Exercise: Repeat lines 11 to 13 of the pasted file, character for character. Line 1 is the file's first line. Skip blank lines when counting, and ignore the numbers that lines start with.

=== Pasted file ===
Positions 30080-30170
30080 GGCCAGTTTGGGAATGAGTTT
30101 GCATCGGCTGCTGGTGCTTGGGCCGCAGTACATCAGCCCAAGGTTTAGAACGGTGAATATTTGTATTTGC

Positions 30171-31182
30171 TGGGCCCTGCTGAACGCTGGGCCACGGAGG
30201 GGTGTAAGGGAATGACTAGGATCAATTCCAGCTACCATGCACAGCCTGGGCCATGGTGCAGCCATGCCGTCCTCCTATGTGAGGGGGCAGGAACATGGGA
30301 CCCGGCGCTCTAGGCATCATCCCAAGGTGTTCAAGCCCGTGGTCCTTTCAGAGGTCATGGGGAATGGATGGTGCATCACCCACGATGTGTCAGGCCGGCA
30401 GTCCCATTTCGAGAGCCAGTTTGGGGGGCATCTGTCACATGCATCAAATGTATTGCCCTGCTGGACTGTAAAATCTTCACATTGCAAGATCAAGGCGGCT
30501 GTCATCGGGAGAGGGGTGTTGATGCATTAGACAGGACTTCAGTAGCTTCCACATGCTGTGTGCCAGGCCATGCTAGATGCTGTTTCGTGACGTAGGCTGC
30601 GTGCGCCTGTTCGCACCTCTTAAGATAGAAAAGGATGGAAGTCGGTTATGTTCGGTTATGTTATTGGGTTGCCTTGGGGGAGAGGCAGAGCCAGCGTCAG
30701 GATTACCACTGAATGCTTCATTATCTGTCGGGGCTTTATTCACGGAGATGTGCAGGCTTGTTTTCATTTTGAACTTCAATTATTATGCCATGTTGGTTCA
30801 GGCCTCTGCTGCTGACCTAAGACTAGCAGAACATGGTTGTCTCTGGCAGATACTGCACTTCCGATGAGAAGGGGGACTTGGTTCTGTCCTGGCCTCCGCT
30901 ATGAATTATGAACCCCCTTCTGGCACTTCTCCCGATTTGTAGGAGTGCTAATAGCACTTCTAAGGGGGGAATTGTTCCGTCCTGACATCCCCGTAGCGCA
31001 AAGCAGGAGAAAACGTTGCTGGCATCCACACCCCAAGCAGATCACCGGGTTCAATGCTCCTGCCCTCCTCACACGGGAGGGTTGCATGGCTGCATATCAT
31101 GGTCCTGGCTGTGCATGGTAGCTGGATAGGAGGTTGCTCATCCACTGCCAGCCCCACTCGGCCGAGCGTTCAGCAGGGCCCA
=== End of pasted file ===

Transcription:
30701 GATTACCACTGAATGCTTCATTATCTGTCGGGGCTTTATTCACGGAGATGTGCAGGCTTGTTTTCATTTTGAACTTCAATTATTATGCCATGTTGGTTCA
30801 GGCCTCTGCTGCTGACCTAAGACTAGCAGAACATGGTTGTCTCTGGCAGATACTGCACTTCCGATGAGAAGGGGGACTTGGTTCTGTCCTGGCCTCCGCT
30901 ATGAATTATGAACCCCCTTCTGGCACTTCTCCCGATTTGTAGGAGTGCTAATAGCACTTCTAAGGGGGGAATTGTTCCGTCCTGACATCCCCGTAGCGCA